Section of document on internment of aliens of enemy nationality, 1940 (Catalogue reference: CAB 67/8/109)

This is a guide to help you find records of an interneea civilian believed to be a potential threat and to have sympathy with the enemy's war objectives. Information on individual internees is held in different record seriesa grouping of records held by The National Archives, based on common function or subject and is not always easy to find. Very few records of individual internees survive for the First World War and The National Archives has no registers of all internees. Some records can be searched online using the name of the internee, but the chances of finding any one person are not high.

  • What do I need to know before I start?

    • Try to find out:

      • the name and nationality of the internee
      • the date of their internment
      • where they were interned
  • What records can I see online?

    • Internees index (1939-1947)

      Browse the indexes in HO 396 for people interned or considered for internment in the Second World War. These can be downloaded as digital microfilm.

      They are arranged alphabetically and give personal details and occasionally details of the individual's case. Individual internees may have more than one card.

    • Records of enemy aliens exempt from internment (1939-1942)

      Search and download free of charge records of internees at liberty in the UK during the Second World War on the Moving Here website. Tick 'Catalogue of digitised records' and then enter a person's name in the search box.

    • Records of enemy aliens exempt from internment (1939-1942)

      Search and download lists of passengers leaving from UK and Irish ports and travelling to places such as America, Canada, India, New Zealand and Australia, including deported internees, on the (£There may be a charge for accessing this information. Searching indexes may be free.) website.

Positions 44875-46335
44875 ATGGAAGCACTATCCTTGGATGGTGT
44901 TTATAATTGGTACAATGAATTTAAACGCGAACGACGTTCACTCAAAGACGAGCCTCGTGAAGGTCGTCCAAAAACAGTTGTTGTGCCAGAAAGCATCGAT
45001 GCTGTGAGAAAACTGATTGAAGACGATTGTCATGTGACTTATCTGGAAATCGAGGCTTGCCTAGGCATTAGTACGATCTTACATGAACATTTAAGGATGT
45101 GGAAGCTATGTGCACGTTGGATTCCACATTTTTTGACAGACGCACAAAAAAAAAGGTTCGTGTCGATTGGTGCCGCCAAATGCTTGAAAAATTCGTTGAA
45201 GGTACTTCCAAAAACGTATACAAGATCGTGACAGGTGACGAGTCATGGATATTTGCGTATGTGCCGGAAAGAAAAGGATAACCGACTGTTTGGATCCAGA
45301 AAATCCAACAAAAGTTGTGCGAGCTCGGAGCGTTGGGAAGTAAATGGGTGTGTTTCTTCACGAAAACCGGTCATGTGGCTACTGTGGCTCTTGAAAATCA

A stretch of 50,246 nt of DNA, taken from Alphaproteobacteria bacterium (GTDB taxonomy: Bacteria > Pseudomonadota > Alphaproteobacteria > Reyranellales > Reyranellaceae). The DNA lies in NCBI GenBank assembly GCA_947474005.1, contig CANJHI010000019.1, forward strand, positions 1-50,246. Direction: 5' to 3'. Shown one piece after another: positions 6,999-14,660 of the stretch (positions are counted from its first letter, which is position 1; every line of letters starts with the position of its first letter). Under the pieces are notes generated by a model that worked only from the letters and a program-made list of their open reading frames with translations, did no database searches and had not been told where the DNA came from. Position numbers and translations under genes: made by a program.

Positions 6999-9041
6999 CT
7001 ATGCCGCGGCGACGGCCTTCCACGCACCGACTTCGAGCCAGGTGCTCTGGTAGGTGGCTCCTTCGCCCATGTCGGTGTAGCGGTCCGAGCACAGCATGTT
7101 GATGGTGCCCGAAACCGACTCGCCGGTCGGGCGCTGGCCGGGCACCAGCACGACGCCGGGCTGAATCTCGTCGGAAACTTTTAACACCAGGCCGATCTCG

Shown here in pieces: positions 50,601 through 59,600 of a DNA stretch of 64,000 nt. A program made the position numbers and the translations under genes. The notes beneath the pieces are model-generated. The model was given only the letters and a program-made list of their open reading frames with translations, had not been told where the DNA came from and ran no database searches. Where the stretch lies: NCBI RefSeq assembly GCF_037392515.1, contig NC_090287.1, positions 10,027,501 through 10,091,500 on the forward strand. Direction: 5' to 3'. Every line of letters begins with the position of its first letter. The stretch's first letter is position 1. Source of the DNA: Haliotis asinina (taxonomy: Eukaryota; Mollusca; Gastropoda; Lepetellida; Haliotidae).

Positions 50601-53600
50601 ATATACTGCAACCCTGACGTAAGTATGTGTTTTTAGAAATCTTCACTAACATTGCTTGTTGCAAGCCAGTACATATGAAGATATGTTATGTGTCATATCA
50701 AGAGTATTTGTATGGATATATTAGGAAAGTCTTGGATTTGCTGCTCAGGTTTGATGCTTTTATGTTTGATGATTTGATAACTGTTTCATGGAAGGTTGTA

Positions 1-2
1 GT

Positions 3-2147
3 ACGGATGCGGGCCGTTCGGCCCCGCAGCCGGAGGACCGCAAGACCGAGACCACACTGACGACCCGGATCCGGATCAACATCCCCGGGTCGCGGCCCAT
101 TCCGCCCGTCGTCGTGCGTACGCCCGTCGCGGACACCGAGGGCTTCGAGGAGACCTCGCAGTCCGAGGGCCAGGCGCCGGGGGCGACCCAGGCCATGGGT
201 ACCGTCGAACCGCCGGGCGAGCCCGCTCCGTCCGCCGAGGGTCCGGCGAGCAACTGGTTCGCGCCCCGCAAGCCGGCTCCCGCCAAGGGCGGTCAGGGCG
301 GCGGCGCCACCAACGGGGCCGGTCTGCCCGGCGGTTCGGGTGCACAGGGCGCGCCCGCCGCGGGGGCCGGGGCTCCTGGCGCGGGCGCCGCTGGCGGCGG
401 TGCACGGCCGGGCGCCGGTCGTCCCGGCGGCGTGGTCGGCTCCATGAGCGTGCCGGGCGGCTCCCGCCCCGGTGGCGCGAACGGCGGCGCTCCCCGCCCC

• What records can I find in other archives and organisations?

    • International Committee of the Red Cross

      Contact the International Committee of the Red Cross, which keeps information on all known prisoners of war and internees of all nationalities affected by conflicts during the 20th century. Searches are only made in response to written enquiries and an hourly fee is charged.

Did you know?

During the First and Second World Wars both sides set up internment camps to hold enemy aliens - civilians who were believed to be a potential threat and have sympathy with the enemy's war objectives. Internees were treated differently to prisoners of war and were given more privileges.

For the first two years of the Second World War about 8,000 enemy aliens were temporarily interned in British camps prior to being deported to the colonies and the dominions.

Many ships carrying internees were lost at sea by enemy torpedoes and these losses resulted in the end of the policy of deporting internees. It is worth searching outgoing passengers lists for these deportees.